Garland, Eric Francis
- Date of birth:
- 1920 (London, Great Britain)
- Service number:
- 105605 (Army)/ 47293 (Air Force)
- British (1801-present, Kingdom)
Eric Garland joined the Royal Army in September 1939 and initially served in the Artists Rifles. He was commissioned Second Lieutenant, 6th Battalion York and Lancaster Regiment and served with the regiment as part of the 138th Infantry Brigade, 46th Infantry Division, B.E.F. in France, and was present during the retreat to Dunkirk. Garland distinguished himself at Wormhoudt, on the Dunkirk to Cassel road and at Watou where he rescued three men from a burning ammunition store (not a burning house, as listed in M.C. citation).He and was one of the last to be evacuated on the Medway Queen to reach Ramsgate.
Shortly after returning from Dunkirk, Garland volunteered for service with the newly formed No. 11 (Scottish) Commando. After undergoing rigorous training in the wilds of Scotland he was attached to 'C' Battalion, 'Layforce' (11th Scottish Commando); who was the first to cross the Litani River, where he diliberately drew fire from a sniper to locate it and killed him with his brengun.
Having joined the Royal Air Force as a Pilot, his Spitfire was shot down over the Cassino battle area on June 4th,1944. Subsequently Garland was taken POW and despite suffering burns to his hand and a wound to his leg, he escaped from a hospital train bound for Germany. Evading recapture he joined the partizans and fought with them at Vasto di Sotto, Before Returning to Allied Lines in January 1945
After the War he joined British European Airways (BEA) as a commercial pilot, and moved to Kenya in 1948. Garland was based here at the start of the Mau Mau Rebellion and immediately joined the Air Wing of the Police Force; he flew Rapide, Messenger and Bonanza aircraft. He later became a pilot for Manx Airlines, before retiring in 1985, at the age of 65.
Besides the medals mentioned below he was also awarded:
- 16 december 1947: Efficiency Medal (Territorial)
- Africa General Service 1902-56, E.II.R., one clasp, Kenya
November 19th, 1939: 2e Luitenant (RA)
November 24th. 1941: temporary Pilot Officer (RAF)
October 1st, 1942: Flying Officer (war sub)
November 24th, 1943: Flight Lieutenant (war sub)
December 18th. 1947: Commission resigned
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- Second World War (1939-1945)
- 6 Battalion York and Lancaster Regiment, 138th Infantry Brigade, 46th Infantry Division, British Army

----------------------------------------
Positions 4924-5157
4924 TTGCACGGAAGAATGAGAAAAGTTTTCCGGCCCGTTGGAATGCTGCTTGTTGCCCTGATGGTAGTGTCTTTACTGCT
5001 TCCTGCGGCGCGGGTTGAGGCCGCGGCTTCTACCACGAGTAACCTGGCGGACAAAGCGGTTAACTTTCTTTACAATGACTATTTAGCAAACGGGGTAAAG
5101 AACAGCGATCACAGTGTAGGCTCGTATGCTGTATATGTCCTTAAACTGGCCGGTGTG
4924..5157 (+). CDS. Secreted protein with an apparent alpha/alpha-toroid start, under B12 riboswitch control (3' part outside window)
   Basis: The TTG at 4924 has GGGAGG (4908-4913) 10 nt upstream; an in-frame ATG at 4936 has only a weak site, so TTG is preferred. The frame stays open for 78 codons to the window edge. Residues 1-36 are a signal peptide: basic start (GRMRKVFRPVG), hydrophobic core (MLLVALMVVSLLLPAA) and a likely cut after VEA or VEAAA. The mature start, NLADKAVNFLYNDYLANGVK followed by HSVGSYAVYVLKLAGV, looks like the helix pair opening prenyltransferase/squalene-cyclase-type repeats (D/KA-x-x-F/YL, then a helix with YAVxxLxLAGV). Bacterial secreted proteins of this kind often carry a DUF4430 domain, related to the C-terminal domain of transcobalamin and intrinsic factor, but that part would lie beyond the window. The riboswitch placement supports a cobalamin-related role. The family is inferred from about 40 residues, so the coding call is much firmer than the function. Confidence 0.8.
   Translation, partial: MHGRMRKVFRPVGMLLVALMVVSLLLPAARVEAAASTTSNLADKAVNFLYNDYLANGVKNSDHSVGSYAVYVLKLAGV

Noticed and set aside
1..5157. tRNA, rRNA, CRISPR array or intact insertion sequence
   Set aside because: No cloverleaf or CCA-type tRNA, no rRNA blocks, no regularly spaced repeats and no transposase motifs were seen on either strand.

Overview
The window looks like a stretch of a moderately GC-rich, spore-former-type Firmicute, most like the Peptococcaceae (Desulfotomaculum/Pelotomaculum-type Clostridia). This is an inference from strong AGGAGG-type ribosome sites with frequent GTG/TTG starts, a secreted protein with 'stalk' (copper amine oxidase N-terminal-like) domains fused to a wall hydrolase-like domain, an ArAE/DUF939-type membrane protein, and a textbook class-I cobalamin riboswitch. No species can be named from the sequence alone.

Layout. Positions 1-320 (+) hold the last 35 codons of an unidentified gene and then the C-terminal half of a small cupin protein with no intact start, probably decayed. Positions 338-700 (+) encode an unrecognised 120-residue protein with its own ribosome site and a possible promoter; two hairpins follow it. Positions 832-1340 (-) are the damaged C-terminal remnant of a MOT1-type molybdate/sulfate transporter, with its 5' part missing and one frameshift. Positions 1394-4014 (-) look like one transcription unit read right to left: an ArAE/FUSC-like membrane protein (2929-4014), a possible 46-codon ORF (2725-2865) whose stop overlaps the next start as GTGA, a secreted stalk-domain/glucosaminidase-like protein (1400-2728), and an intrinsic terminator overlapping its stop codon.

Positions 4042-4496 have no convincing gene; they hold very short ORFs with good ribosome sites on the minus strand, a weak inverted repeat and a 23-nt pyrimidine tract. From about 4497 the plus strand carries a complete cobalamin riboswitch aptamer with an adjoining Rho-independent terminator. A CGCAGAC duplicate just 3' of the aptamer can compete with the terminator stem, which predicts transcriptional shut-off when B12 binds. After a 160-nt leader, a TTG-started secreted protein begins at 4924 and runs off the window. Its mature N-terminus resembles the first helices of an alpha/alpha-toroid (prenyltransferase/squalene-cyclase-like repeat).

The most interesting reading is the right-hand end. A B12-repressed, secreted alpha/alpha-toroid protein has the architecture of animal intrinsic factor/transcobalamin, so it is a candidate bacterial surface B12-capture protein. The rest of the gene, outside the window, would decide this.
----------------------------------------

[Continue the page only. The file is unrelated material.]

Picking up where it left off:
- Awarded on:
- December 20th, 1940
"At Watou on May 28 1940 during a very intense bombing raid showed conspicuous bravery by entering a bombed and burning house while the raid was at its height and carried out 4750206 Private Nicholson to a place of safety. He at once returned and rescued two military policemen who had been wounded, and bound up their wounds. Private Nicholson died shortly afterwards. Heavy bombing was taking place while Second Lieutenant Garland was engaged in this rescue work.
The previous day this same officer carried out a reconnaissance under machine gun fire on a motor cycle at Wormhoudt and was able to guide his unit transport on a safe route."
Recommendation by Colonel Laycock:
"Litani River (Syria) 9-10 June 1941. Lieutenant Garland displayed throughout the action cool and clear-headed leadership and complete disregard for his own personal safety. He was the first individual to cross the river and personally led the party which cut out the enemy wire on the far side under heavy fire. On one occasion by deliberately exposing himself he personally drew the fire of a sniper who was causing severe casualties and, on locating the enemy position, Lieutenant Garland manned one of his Bren Guns and shot the sniper. Lieutenant Garland also put out of action a 75 Gun, which was covering the river, by accurate fire from a captured anti Tank Gun."
Second MC awarded as a MC for on the ribbon of the first MC.
Originally recommended for a DSO.
"Flight Lieutenant Garland's aircraft was shot down over Frosinone in Italy on 4th May, 1944. He was immediately captured and sent to a hospital at Acre. In spite of his wounds, this officer made three attempts to escape from a hospital at Mantova in May, 1944. He collected a store of medical materials and retrieved his battledress. Twice he was caught by sentries while climbing through a window. The third time, after sliding down a laundry chute, he was captured while trying to saw through a door. In June, 1944, Flight Lieutenant Garland jumped from a hospital train near Verona. After two days he made contact with some friendly Italians, with whom he stayed for two months. In August, 1944, he set out with the intention of joining some Italian partizans. He walked for three days, but owing to a leg injury he was forced to take refuge with another Italian family. In January, 1945, Flight Lieutenant Garland left these people, his leg having finally healed, and reached the American lines at Solarolo in the Po Valley."
- Photo 1:
- - Supplement to The London Gazette Issue 34739 published on the 21 November 1939
- Supplement to The London Gazette Issue 35020 published on the 20 December 1940
- Third Supplement to The London Gazette Issue 35316 published on the 17 October 1941
- The London Gazette Issue 35316 published on the 17 October 1941
- Second Supplement to The London Gazette Issue 35791 published on the 17 November 1942
- Third Supplement to The London Gazette Issue 36271 published on the 30 November 1943
- Second Supplement to The London Gazette Issue 37844 published on the 3 January 1947
- Supplement to The London Gazette Issue 38070 published on the 12 September 1947
- Third Supplement to The London Gazette Issue 39005 published on the 29 August 1950